Many months ago I started writing this very post on what to say when someone we know is facing a serious challenge or trauma. Because most of the time, we simply don’t know what to say. And for whatever reason I never finished this post and it got put on the back burner. But just yesterday Jessica Murnane of One Part Plant shared a touching personal story that got me thinking about this topic again and how useful this information could be to lots of people. Jessica is going through the process of adopting a baby and recently an adoption that was so close to happening fell through. You can imagine the heartbreak she’s dealing with. And sadly, one thing that is making this process even more difficult for Jessica is that so many people have inadvertently said the wrong thing to her in response to hearing this news. (Read Jessica’s full post on this topic here.)

    I can relate both personally and professionally to Jessica having her feelings compounded by the things people have said to her in the face of her challenge.

    In my graduate education in counseling psychology what-to-say and what-not-to-say in given situations is one of the first things we must learn and master in order to become caring, empathic, effective therapists. By nature of our profession we are going to hear people’s challenges, traumas, struggles, and pain. And therefore, it is our job to respond appropriately.

    In real life, as opposed to therapy, all too often when someone shares their story about a difficult challenge they are experiencing, it stirs up the listener’s own stuff and causes even the most well-meaning people to say the wrong thing. Bad or sad stories are scary because they arouse our own issues, fears and insecurities. They make us uneasy and this often dictates and clouds our response to the person actually facing the challenge. Because our own issues have been aroused, what comes out of our mouths is often what we need to hear (or believe) in response to the story we’re hearing, instead of what the person actually living it needs to hear. The problem isn’t that our words are so horrible and awful, in fact they may seem kind at first glance. The problem is that what we say often doesn’t match the needs of the storyteller…it matches the needs of us, the listeners, instead.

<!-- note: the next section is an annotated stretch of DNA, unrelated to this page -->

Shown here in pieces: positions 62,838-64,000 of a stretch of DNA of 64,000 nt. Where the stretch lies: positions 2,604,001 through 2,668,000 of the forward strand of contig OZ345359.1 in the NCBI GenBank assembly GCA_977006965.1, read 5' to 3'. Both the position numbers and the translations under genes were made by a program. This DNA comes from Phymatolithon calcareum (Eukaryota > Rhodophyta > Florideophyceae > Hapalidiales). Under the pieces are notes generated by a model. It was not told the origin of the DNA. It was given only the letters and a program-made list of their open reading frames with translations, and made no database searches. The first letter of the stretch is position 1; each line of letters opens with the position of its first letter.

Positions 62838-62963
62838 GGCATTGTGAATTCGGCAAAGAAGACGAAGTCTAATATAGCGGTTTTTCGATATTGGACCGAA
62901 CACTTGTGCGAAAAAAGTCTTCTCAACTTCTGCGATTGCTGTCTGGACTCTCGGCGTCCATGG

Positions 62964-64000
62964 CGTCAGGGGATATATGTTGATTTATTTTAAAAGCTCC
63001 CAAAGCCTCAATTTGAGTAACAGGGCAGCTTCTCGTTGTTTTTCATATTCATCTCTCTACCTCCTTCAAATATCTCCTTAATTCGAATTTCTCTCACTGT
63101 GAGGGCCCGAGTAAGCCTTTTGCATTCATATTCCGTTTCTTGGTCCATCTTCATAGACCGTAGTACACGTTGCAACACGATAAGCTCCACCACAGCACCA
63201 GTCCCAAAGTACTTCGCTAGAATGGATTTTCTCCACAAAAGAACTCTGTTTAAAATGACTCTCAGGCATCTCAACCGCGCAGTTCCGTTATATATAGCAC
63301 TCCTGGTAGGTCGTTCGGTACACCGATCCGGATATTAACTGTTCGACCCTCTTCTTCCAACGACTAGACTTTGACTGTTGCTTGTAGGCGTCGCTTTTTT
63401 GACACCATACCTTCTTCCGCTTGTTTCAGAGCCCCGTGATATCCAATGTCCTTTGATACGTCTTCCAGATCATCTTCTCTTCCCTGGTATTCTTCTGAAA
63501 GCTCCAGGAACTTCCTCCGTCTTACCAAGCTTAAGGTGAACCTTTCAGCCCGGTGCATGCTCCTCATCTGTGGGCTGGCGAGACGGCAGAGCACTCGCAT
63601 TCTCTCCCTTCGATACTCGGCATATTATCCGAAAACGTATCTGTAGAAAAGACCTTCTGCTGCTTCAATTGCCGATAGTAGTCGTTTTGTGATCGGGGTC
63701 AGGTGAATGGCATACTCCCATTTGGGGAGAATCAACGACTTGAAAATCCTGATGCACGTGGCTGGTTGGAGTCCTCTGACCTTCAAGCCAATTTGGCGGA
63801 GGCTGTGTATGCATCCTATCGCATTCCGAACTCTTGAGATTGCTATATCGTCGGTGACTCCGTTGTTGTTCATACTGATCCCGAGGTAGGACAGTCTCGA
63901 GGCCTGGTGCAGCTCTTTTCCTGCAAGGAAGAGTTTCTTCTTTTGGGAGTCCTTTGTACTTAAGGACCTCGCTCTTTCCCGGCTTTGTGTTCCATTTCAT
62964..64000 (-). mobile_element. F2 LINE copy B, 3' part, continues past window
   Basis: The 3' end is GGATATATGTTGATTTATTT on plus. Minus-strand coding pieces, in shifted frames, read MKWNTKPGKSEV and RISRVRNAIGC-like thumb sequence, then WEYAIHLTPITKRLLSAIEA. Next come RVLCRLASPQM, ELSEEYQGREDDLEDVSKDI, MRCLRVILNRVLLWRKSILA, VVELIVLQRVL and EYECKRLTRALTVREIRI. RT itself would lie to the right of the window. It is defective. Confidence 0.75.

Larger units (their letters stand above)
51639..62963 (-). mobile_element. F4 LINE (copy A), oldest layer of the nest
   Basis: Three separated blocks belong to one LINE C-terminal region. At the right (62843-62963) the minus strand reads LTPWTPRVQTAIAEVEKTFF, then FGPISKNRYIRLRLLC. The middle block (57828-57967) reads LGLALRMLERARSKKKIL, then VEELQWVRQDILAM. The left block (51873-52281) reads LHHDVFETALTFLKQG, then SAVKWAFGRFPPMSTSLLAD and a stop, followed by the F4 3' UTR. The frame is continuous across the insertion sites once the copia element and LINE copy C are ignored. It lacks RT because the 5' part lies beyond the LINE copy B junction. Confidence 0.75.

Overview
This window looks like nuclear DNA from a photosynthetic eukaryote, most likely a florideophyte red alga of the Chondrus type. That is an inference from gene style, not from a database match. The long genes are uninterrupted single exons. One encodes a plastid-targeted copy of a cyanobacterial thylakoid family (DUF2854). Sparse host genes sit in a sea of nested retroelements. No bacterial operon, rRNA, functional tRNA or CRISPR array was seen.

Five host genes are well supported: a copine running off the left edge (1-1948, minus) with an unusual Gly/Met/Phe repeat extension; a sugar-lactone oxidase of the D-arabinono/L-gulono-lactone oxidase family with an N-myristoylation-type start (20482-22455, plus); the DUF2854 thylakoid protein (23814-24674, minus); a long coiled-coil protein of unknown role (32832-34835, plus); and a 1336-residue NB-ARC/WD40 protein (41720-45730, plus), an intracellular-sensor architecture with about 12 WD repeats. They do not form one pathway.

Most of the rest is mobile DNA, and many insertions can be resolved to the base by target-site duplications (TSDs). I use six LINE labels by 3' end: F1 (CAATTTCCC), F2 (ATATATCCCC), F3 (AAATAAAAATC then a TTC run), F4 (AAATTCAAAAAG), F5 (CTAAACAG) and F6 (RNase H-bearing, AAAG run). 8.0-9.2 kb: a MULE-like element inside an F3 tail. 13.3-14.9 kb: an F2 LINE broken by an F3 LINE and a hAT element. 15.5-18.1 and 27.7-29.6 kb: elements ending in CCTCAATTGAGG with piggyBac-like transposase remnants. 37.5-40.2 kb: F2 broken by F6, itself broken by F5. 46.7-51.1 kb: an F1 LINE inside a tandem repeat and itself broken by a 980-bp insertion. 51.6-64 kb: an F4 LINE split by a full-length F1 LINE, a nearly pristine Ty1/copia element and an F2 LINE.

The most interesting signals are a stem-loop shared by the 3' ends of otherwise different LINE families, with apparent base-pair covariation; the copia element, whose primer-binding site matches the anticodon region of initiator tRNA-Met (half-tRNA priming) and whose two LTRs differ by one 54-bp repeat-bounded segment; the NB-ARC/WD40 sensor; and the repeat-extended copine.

So, how can we say the right thing when we don’t know the right thing to say…?

    The truth of the matter is, it’s not about the exact words you say…instead it’s about the message behind them. And, as I learned in graduate school, the most important message we can convey to someone who is facing a difficult challenge is this simple…

    I See You

    see you.

    And that doesn’t mean in the physical sense. It means I really, truly see you, I see your pain, I see your struggle and I’m ok meeting you where you’re at and sitting here and being with you in this place. When you’re at a loss for what to say, you truly need nothing more than this basic message to appropriately express your deep love, caring and understanding. It’s not your job to fix the situation or to have all the answers. It’s your job to be there and meet them right where they’re at. To see their pain, to recognize it and be comfortable enough to just be with it.